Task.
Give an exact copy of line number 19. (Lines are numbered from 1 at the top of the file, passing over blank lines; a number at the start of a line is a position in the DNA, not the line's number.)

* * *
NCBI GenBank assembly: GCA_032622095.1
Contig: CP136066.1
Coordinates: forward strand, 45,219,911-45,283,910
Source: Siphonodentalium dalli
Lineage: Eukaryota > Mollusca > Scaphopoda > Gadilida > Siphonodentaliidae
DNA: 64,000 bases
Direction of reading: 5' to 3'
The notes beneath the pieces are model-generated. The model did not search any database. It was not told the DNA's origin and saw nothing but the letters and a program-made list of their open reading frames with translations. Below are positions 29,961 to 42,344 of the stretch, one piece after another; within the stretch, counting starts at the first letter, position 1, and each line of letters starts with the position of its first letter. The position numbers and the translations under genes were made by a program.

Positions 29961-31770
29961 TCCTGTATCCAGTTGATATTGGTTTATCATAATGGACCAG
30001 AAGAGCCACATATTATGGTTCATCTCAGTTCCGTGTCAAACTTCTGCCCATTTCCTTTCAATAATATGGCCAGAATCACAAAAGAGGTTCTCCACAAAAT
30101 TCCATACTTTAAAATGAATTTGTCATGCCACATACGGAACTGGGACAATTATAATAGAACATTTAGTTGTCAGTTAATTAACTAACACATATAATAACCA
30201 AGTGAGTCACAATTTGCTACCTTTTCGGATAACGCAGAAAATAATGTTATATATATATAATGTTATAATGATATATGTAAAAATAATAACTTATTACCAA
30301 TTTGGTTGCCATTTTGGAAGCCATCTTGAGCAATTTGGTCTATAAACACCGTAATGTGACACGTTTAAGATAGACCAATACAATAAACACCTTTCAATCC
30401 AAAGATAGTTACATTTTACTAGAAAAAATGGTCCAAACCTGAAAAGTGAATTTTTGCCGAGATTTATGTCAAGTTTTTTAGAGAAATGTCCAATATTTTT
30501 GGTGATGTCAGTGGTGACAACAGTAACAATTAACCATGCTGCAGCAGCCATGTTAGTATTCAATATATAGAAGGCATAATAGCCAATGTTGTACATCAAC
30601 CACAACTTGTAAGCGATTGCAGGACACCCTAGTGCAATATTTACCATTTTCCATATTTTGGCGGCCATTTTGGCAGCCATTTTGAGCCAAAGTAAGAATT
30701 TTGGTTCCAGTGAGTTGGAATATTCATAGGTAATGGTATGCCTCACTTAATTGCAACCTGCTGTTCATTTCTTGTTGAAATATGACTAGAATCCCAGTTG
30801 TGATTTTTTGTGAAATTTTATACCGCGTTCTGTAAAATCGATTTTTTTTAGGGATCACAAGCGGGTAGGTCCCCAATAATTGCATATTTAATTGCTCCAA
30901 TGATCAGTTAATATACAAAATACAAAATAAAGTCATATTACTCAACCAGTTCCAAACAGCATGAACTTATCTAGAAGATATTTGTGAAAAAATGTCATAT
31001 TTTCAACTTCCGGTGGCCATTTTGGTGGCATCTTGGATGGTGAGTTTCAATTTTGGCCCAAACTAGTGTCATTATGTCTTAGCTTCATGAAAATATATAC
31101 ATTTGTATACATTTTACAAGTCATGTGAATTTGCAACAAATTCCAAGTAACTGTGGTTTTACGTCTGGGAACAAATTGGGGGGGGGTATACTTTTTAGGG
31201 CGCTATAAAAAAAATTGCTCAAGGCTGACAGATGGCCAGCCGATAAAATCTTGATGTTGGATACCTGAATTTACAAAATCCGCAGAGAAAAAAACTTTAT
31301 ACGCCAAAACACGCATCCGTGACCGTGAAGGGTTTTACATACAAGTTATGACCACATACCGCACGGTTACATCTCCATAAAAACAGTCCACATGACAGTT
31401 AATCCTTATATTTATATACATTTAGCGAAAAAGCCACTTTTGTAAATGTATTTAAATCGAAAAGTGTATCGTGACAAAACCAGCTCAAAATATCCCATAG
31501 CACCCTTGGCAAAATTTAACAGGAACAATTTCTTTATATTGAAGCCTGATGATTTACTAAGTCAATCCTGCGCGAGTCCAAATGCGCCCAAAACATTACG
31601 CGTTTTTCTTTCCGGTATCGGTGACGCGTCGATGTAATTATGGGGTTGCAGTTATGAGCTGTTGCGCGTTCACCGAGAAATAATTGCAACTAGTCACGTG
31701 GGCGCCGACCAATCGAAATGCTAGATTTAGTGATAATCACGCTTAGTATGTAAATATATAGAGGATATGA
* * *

30801 TGATTTTTTGTGAAATTTTATACCGCGTTCTGTAAAATCGATTTTTTTTAGGGATCACAAGCGGGTAGGTCCCCAATAATTGCATATTTAATTGCTCCAA